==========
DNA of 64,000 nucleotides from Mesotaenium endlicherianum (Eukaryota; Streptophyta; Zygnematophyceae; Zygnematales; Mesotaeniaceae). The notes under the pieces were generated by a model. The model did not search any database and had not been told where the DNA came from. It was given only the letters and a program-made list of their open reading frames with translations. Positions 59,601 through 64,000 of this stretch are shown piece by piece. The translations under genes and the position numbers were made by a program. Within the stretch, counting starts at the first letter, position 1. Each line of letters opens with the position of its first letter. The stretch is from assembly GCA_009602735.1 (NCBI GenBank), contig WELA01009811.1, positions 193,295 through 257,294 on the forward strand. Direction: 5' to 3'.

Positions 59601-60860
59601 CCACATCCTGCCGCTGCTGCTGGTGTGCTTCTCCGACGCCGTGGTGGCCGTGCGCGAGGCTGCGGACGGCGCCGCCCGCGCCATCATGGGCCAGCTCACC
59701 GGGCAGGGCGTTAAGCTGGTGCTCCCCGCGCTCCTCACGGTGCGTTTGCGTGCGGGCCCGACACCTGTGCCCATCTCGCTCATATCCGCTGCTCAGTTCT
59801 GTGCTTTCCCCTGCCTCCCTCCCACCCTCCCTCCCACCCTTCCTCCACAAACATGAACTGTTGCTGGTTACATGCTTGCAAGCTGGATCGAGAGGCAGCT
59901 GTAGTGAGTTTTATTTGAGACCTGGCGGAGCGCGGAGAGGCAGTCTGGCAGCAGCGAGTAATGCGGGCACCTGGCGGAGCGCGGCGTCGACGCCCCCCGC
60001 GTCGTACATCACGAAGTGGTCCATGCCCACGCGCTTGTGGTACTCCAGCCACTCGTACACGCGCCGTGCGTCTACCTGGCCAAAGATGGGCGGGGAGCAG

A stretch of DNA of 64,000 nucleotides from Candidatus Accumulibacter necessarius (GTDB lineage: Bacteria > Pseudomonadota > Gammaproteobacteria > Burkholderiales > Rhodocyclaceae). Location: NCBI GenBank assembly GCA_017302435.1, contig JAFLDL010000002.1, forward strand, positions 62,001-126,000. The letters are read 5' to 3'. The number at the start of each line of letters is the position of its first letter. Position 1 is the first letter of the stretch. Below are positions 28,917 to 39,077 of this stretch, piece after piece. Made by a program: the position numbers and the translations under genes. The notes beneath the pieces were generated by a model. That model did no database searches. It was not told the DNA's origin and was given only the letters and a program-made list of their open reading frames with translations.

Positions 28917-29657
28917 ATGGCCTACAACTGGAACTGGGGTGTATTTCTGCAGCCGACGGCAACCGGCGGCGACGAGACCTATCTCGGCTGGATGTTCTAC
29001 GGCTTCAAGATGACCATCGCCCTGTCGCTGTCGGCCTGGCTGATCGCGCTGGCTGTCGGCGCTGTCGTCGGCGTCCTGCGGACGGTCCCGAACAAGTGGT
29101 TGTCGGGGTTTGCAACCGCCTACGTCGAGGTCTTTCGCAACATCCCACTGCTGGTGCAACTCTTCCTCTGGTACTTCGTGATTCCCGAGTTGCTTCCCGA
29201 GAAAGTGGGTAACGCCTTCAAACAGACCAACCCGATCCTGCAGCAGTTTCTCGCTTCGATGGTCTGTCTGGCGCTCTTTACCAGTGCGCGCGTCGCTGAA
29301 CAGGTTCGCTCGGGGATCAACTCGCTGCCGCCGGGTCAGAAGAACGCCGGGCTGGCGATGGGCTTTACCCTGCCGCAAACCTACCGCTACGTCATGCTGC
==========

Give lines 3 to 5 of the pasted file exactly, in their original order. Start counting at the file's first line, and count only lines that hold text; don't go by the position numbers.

59601 CCACATCCTGCCGCTGCTGCTGGTGTGCTTCTCCGACGCCGTGGTGGCCGTGCGCGAGGCTGCGGACGGCGCCGCCCGCGCCATCATGGGCCAGCTCACC
59701 GGGCAGGGCGTTAAGCTGGTGCTCCCCGCGCTCCTCACGGTGCGTTTGCGTGCGGGCCCGACACCTGTGCCCATCTCGCTCATATCCGCTGCTCAGTTCT
59801 GTGCTTTCCCCTGCCTCCCTCCCACCCTCCCTCCCACCCTTCCTCCACAAACATGAACTGTTGCTGGTTACATGCTTGCAAGCTGGATCGAGAGGCAGCT